The story of my involvement in COP 17 planning and vision for ‘getting us there’
This all started with one little idea. My idea was simply that it would be very important to provide, if possible, a way for Canadians (especially northerners) to share their experiences living with or studying about climate change at the 17th Conference of the Parties in Durban, South Africa. More information about COP 17 is available here.
I circulated a call for papers in April in order to prepare for an application to SSHRC for workshop funding and as a first step towards preparing to submit official side event applications for COP 17. The response to this call was phenomenal! I was astonished when Dr. Ian Mauro suggested that we screen the film he co-produced with Zacharias Kunuk on Inuit Knowledge and Climate Change in Durban. Additionally, Mariette Wheeler located in South Africa came onboard as one of our project organizers helping us partner withAPECS and offering to connect us to the COP 17 activities happening on the ground in Durban. Students, faculty members, community members, and youth from across the Canadian North and South indicated interest in getting involved and helping out.
I grew concerned about how to select 5 or so people (the number the SSHRC grant would cover travel costs for) to work with on a COP 17 side event application. Just a few days before the SSHRC application was due, I met with our organizing committee. They had a brilliant idea! We should focus our efforts on providing space for dialogue – not ONLY getting people to Durban. It was clear that many Canadians wanted to share experiences and talk about climate change, climate politics, and what COP 17 means from a Canadian perspective. APECS already had been hosting online workshops and poster presentations using Adobe Connect software. So, we decided to shift the SSHRC application to focus on two goals: 1. to host a virtual workshop or series of workshops leading up to COP 17 and 2. work on multiple COP 17 side event applications with the workshop attendees. So, we began thinking about how to promote dialogue and debate leading up to COP 17 that would include EVERYONE that responded to my original call.
Just a few weeks ago the organizing committee met again and discussed further how we might be able to initiate dialogue about COP 17 across Canada and also bring a delegation to Durban. We decided that it was too amazing of an opportunity to focus on one particular geographic location in Canada. Instead, we have decided that we will work towards building a network with a strong online presence by hosting content in several places: IsumaTV, APECS, and others as opportunities are presented.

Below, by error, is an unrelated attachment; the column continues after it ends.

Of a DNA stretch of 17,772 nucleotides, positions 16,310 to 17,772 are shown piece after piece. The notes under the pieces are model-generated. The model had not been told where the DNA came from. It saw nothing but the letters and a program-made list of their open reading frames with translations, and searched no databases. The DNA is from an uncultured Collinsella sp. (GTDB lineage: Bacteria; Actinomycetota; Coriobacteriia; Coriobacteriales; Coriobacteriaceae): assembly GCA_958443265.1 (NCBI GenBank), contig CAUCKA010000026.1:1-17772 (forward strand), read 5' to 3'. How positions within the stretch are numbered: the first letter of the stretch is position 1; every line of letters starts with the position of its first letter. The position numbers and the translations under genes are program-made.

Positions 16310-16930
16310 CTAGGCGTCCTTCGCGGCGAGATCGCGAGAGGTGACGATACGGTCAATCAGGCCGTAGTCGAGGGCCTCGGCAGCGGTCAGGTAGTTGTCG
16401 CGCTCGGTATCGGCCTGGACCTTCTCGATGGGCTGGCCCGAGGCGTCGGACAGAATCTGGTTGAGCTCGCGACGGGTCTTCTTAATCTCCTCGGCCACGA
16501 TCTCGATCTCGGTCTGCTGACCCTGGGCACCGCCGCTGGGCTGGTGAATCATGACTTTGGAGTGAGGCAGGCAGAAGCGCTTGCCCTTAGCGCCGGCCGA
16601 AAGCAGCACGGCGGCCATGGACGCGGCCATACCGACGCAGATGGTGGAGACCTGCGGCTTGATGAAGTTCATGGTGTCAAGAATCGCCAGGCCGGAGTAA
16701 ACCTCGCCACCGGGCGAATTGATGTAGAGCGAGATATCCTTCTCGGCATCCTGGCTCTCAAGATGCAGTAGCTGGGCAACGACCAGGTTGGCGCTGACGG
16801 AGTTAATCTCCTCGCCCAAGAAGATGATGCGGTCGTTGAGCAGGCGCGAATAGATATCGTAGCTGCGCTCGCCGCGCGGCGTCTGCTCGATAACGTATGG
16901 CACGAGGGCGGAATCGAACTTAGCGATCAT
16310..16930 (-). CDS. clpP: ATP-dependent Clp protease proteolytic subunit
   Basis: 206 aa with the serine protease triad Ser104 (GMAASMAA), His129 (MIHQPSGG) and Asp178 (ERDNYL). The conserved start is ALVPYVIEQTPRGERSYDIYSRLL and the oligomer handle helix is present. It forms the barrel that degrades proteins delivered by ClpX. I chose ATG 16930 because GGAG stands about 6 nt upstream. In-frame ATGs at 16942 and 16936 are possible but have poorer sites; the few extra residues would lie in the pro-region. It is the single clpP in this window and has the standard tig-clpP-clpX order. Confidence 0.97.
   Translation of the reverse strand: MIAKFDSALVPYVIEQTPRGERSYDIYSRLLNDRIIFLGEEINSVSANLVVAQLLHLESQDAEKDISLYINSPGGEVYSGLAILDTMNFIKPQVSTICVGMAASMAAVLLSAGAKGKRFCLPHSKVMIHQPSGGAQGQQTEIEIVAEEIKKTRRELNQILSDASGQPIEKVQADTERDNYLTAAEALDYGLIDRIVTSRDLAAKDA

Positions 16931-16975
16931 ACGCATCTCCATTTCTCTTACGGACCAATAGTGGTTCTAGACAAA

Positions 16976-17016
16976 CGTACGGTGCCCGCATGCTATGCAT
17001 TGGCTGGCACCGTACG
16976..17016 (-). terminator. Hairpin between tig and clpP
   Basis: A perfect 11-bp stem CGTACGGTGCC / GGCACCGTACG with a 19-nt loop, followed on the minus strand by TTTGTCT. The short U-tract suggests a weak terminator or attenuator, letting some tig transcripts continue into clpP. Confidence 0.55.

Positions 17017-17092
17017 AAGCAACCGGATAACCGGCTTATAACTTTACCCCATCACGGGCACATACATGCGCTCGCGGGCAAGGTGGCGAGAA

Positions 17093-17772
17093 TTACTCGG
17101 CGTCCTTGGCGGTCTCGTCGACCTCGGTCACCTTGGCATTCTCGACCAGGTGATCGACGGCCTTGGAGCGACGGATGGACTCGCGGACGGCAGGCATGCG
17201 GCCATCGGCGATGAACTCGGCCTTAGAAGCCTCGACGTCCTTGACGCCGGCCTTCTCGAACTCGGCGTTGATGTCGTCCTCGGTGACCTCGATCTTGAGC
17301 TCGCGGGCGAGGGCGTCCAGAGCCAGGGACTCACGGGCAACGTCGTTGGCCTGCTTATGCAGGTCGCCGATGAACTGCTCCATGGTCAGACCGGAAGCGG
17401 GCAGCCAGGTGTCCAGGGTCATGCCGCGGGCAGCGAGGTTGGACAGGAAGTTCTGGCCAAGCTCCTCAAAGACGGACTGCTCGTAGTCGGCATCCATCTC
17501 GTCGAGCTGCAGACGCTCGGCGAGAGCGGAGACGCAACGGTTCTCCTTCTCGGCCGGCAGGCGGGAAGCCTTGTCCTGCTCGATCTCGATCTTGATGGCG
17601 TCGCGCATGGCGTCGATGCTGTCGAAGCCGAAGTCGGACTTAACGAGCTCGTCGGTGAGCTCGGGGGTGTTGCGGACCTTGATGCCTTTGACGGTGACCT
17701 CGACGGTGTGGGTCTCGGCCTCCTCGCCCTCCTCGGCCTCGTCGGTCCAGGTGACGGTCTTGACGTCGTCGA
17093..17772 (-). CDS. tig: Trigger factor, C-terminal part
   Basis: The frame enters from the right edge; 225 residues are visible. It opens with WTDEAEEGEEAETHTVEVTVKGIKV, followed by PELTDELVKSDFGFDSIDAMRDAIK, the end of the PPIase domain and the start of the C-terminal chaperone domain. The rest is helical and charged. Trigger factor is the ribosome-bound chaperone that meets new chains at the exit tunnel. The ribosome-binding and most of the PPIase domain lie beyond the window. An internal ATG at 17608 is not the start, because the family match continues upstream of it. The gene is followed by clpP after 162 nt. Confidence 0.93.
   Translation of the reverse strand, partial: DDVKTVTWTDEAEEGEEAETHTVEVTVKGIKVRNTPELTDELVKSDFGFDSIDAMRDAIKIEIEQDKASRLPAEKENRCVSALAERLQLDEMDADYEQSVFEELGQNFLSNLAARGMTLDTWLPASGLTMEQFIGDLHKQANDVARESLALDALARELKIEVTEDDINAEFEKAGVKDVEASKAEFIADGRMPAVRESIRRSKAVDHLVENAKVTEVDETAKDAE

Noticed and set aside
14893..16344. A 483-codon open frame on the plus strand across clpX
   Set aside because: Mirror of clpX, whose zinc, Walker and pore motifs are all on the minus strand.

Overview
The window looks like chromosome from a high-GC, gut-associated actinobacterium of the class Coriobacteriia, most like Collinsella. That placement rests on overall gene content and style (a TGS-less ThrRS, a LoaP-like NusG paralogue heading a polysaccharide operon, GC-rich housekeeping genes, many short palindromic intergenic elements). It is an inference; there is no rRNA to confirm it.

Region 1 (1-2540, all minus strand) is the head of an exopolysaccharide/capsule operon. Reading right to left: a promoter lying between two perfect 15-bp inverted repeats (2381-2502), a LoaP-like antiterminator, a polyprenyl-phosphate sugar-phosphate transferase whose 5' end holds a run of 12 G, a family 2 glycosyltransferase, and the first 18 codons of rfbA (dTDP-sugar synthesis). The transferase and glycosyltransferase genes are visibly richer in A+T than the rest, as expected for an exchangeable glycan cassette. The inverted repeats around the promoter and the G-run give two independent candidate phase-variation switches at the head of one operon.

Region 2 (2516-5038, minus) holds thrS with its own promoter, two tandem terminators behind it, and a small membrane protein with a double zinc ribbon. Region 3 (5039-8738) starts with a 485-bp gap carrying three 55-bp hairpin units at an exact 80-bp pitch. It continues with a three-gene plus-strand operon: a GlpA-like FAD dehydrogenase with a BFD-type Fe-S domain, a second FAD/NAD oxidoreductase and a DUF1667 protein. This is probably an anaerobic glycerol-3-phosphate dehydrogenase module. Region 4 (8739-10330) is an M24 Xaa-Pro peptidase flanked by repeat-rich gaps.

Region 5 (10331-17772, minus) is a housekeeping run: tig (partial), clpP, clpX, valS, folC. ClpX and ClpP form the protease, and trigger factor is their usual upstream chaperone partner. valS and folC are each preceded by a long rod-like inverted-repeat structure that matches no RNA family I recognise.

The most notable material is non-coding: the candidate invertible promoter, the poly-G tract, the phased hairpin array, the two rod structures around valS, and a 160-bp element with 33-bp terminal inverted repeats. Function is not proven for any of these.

IRIS is working on a COP 17 Portal website that will be used to connect and tie together all these other online initiatives as well as to advertise the virtual workshops that will allow communities across Canada to tell their stories about climate change and open up spaces for dialogue. We plan to host such a workshop at York at the end of September where students and faculty can share their views and pose questions to communities across Canada that they consider essential to the COP 17 climate debates. In addition to York’s activities, Ian Mauro will be working with students and faculty at Mount Allison University in New Brunswick to broadcast COP 17 content including a seminar to be led by the renowned Canadian Inuit activist Sheila Watt-Cloutier.
Our next step is to work with other communities (Arviat!!) so that they can be involved specifically with the York workshop or even broadcast their own event. One idea is that a different virtual session on each of the proposed agenda topics (see attached) be hosted through York so that individuals from across Canada can be brought together on common topics such as digital media in knowledge mobilization or climate change adaptation planning etc. The response from my first call for abstracts was enough to support a three day workshop with multiple discussion topics!
We would also like to invite communities to be part of the side event application process as these are due early in August. We can develop side event proposals by working together to build online content including documentary film, blogs or photography from community members. Then once we submit our applications to host one or more side event in Durban – we can use the online workshops to tease out the really important issues and questions that will then will be brought along and put up for debate at COP 17 in Durban.
Much is yet to be done but if we can bring together communities across Canada and get their experiences, questions and hopes online; I know we will see much fruitful discussion and dialogue that will go a long way towards unifying Canadians that are concerned about international climate politics.
Rachel Hirsch is a Postdoctoral Fellow in Arctic Climate Change Policy at York University’s Institute for Research and Innovation in Sustainability (IRIS). IRIS is striving to bring a democratic Canadian perspective to COP17.